How to Make an ORANGE Sensory Box

Creating a sensory is one of the best ways to tailor education
specifically to your child while they are engaged in meaningful play.

Sensory boxes are for year round use, indoors and out, in any weather.
Creating Color Sensory boxes are definitely good for learning colors, but they are also a TON of FUN for older children who already know their colors!
Imagine a child getting a sensory bin in his/her favorite color?
They would stay engaged while you scaffold their learning!

DIY ORANGE Sensory Box

You can pick from many orange fillers for your box:
shredded paper
veggie pasta
beads and buttons
crushed leaves
aquarium rocks,
dyed rice . . .

You can also choose to do a neutral filler for an orange box such as; sand, pasta, oatmeal, beans, cornmeal . .

TIP : I like to mix sensory fillers so that there is more to explore, and because bigger fillers such as shredded paper, can be easily separated from smaller ones such as rice during clean up and resetting the box.

Once you have decided on your filler you are now ready for your items!

Try to get a collection of natural items like;
rocks, wood, fabric, twigs, pine cones, shells, leaves, grass, seeds . . .

TIP : You can mix paint and water or food coloring to wash natural items such as wood, rock and shells with orange.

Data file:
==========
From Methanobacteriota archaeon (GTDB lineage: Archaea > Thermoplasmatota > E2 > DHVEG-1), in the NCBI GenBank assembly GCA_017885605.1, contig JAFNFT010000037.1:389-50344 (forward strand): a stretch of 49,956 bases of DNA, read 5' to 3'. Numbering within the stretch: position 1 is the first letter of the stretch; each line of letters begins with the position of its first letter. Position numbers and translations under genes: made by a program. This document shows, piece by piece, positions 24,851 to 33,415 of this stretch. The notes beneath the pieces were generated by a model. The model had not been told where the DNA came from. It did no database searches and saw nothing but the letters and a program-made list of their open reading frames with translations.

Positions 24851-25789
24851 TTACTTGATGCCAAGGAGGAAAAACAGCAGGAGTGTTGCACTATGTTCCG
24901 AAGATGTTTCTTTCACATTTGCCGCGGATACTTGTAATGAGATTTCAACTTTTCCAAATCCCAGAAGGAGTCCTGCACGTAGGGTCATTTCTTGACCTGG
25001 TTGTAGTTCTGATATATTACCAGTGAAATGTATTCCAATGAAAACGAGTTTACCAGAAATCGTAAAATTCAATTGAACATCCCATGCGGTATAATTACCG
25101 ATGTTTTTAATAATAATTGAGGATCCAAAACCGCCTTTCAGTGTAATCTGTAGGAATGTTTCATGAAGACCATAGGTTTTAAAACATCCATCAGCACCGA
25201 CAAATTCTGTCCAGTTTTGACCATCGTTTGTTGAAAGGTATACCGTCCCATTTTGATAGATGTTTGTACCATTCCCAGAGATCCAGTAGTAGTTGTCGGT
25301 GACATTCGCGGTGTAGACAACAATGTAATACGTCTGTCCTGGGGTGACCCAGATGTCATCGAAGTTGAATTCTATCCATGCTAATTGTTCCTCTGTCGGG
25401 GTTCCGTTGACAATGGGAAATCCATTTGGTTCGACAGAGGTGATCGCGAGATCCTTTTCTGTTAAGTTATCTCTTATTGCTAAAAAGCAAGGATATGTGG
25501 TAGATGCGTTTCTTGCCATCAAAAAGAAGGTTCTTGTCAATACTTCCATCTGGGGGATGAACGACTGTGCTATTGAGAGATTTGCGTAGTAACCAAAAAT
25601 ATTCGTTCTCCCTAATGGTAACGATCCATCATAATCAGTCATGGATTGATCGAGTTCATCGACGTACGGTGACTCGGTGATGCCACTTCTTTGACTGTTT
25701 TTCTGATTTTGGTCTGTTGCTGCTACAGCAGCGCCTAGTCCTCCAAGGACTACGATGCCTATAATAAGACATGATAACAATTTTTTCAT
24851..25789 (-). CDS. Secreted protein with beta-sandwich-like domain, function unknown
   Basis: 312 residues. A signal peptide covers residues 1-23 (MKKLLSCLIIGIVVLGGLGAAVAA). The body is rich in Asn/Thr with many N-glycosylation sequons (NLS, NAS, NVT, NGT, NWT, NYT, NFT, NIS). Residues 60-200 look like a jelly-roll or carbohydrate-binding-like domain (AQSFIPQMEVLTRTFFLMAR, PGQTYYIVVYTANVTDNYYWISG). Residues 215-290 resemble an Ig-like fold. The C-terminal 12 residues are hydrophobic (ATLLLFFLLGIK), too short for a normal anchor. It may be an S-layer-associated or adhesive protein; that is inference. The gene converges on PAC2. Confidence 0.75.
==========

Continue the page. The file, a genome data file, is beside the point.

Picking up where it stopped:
Get something to scoop with (spoon) and something to scoop into and our (cup).
If you can, get tongs for pincer strength while sorting small objects.
Add various sized containers and ice cube trays to sort and hold small objects.

Now, add the ORANGE items.
The secret is to get multiple items with various textures, shapes, sizes and amounts.
You want your child to be able to find and create patters (big, bigger, biggest, for example) and have the sensory box sustain their attention.


You can get items from around the house, like the “junk” drawer and the bottom of the toy chest.
Collect the small items from party stores, hobby stores and more.
You can go to second hand stores and find little objects (usually in bags of mismatched stuff).
You can paint objects that are a different color with paint so that they match.
Flash Cards, Scrabble Tiles, Geometric Shape Pieces and other learning materials.
Cookie cutters are fantastic because they encourage children to crunch down into the filler and experiment with making shapes and using pressure.

You could use scented items or spices in small jars (pumpkin, orange, carrot) that are associated with the color.
TIP : to tailor the experience to your child, you can paint numbers, shapes, letters and words on wood blocks or rocks!

TIP : Keep your items and fillers separated in plastic bags or containers, then you can use one big bin/tub for your various themes and mix and match items and fillers as you create new ones!